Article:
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Cooperative Extension: Livestock


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Poultry - Nutrition for Chickens

By Anne Lichtenwalner, DVM PhD, Assistant Professor, University of Maine Cooperative Extension, Department of Animal and Veterinary Sciences, Director, University of Maine Animal Health Laboratory, and Associate Professor Emeritus H. Michael Opitz

When you are feeding a formulated diet to animals, they are very dependent on the nutritional balance in every bag of feed. Because chickens are highly selected for rapid growth (broiler breeds) or for high reproductive levels (egg-producing breeds), nutritional problems show up quickly. Those problems can arise because of the content of the feed, whether it is adequately mixed, or how it is stored.

Example: Salt Deficiency

In general, sodium (a component of table salt) is added to chicken feeds at the rate of about 0.15% sodium in the feed mix. Without salt, growth is slowed, and chicks are dull and listless. (See Figure 1.) Getting salt levels back up to required levels will speed up appetite and growth, but often the birds never completely recover from the early setback. In broilers especially, the rapid growth that occurs following correction of feed problems may exceed the development of the heart and lungs. These birds may collapse and die suddenly; opening up the body cavity will reveal fluid accumulations around the lungs and heart. (See Figure 2.)

This is known as broiler ascites syndrome, and if it begins to occur in your flock you should consider early slaughter to avoid losing more birds. In older birds, appetite decreases, pecking behavior may increase and egg production is likely to decrease.

Why does salt deficiency occur?

Occasionally a feed processing company may make a mistake and fail to add ingredients, but more likely a problem may occur with clumping or settling out of ingredients. As well, some forms of salt (like rock salt) are coarser and less miscible than others. In these cases, feed analysis of individual bags of feed may be too low, or too high, in sodium content, although the overall feed mix was correct. In either case there is a problem, because salt is required, but can be toxic at high concentrations.

How do you avoid the problem?

  1. Read your feedbag label. Most chickens need between 0.12% to 0.2% sodium in the diet. If measured as NaCl or “salt,” it should be 0.4-0.6%.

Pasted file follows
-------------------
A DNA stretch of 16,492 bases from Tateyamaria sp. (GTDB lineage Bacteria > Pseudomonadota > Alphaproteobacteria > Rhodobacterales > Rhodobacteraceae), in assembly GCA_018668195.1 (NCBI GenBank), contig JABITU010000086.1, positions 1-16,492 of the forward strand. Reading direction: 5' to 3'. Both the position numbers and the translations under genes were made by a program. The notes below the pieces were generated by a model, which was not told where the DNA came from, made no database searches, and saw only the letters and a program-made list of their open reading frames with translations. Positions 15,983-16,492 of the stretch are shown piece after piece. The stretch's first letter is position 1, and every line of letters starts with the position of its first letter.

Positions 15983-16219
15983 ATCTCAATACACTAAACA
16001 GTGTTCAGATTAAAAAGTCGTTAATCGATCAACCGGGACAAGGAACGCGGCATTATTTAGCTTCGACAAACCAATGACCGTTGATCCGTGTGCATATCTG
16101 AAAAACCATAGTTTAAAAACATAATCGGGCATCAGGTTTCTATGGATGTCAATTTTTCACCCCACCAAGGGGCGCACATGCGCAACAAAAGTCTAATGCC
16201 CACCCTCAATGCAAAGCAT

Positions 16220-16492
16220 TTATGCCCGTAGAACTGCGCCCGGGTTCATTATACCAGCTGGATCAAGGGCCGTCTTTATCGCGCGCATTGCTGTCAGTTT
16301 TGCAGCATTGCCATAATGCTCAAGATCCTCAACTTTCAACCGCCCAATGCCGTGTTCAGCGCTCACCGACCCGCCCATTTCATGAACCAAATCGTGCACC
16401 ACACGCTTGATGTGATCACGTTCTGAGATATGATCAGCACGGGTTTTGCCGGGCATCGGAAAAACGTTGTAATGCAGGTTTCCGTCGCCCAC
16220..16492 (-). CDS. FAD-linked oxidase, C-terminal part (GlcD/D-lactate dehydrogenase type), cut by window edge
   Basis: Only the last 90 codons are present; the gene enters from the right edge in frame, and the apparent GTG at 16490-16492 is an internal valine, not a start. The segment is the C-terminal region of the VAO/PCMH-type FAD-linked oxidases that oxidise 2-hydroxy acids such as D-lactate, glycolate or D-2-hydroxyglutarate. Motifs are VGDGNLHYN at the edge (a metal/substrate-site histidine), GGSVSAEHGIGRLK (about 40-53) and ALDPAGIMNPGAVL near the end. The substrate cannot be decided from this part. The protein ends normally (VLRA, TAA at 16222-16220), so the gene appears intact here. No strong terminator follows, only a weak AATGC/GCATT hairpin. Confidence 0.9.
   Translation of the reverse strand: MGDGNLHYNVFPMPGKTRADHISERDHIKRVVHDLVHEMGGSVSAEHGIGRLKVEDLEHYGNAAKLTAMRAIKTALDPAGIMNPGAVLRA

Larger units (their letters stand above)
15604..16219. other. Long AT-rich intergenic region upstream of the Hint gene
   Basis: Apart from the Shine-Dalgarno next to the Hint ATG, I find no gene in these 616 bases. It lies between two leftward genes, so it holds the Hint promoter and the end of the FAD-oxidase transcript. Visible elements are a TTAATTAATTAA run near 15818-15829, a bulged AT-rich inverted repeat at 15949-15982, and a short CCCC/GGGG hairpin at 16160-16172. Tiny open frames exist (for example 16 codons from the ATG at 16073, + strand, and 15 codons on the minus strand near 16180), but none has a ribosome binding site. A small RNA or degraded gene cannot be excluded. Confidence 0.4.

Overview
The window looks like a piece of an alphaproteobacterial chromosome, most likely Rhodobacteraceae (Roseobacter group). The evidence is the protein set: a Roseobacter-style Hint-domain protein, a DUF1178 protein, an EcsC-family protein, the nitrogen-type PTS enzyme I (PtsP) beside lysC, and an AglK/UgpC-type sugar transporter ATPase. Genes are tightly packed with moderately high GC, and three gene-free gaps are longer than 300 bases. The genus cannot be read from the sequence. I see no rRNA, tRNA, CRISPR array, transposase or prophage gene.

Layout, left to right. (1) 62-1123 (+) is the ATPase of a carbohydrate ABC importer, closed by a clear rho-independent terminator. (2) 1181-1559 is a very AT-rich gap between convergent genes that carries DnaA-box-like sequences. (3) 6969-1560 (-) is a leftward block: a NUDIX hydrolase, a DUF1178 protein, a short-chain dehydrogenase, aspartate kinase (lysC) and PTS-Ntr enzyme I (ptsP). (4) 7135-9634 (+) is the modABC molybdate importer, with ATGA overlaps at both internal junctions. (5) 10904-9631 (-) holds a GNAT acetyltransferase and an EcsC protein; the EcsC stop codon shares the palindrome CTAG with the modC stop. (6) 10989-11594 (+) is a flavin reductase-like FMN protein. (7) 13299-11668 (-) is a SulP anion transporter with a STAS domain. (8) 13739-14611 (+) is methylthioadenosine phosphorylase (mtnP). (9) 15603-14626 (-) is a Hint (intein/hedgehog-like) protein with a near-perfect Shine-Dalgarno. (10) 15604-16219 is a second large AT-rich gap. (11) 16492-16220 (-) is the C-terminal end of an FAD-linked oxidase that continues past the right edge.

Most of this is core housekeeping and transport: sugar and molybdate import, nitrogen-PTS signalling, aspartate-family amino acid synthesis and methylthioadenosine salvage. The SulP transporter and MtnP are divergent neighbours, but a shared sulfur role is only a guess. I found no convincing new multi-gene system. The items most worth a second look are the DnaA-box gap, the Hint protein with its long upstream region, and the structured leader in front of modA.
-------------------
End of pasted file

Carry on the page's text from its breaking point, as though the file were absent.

2. Consider keeping your feedbag labels, after you’ve written on them the date purchased and the lot number (usually printed on the bag itself). Feed dealers like to know if you are having a problem.
  3. Provide the right diet for your life-stage/breed of chicken. You can look up dietary requirements for your flock at the National Research Council website (www.nap.edu/openbook.php?isbn=0309048923).
  4. Store feed properly. It should be “in date,” dry, and out of direct sunlight.
  5. If your chickens are not doing well, consider checking the feed by sending a sample in to our lab for analysis. We suggest sending a well-mixed aliquot of about 2 pounds of feed, double-bagged using new, dry, well-sealed ziplock bags to: University of Maine Animal Disease Diagnostic Laboratory, 5735 Hitchner Hall, Orono ME 04469.

Image Description: Print Friendly

Image Description: Figure 1. Experimentally salt-deprived (on right) versus normally fed (on left) 3 week-old broiler chicks. Photo by H. Michael Opitz.

Image Description: Figure 2. The abdominal and thoracic cavity of a broiler with ascites syndrome, which can often follow salt deficiency. Yellowish fluid can be seen in the abdomen, and the liver is firm and swollen. Photo by H. Michael Opitz.

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University of Maine Cooperative Extension


Contact Information

Cooperative Extension: Livestock
5741 Libby Hall
Orono, Maine 04469-5741
Phone: 207.581.3188, 800.287.0274 (in Maine) or 800.287.8957 (TDD)E-mail: extension@maine.edu
The University of Maine
Orono, Maine 04469
207.581.1110
A Member of the University of Maine System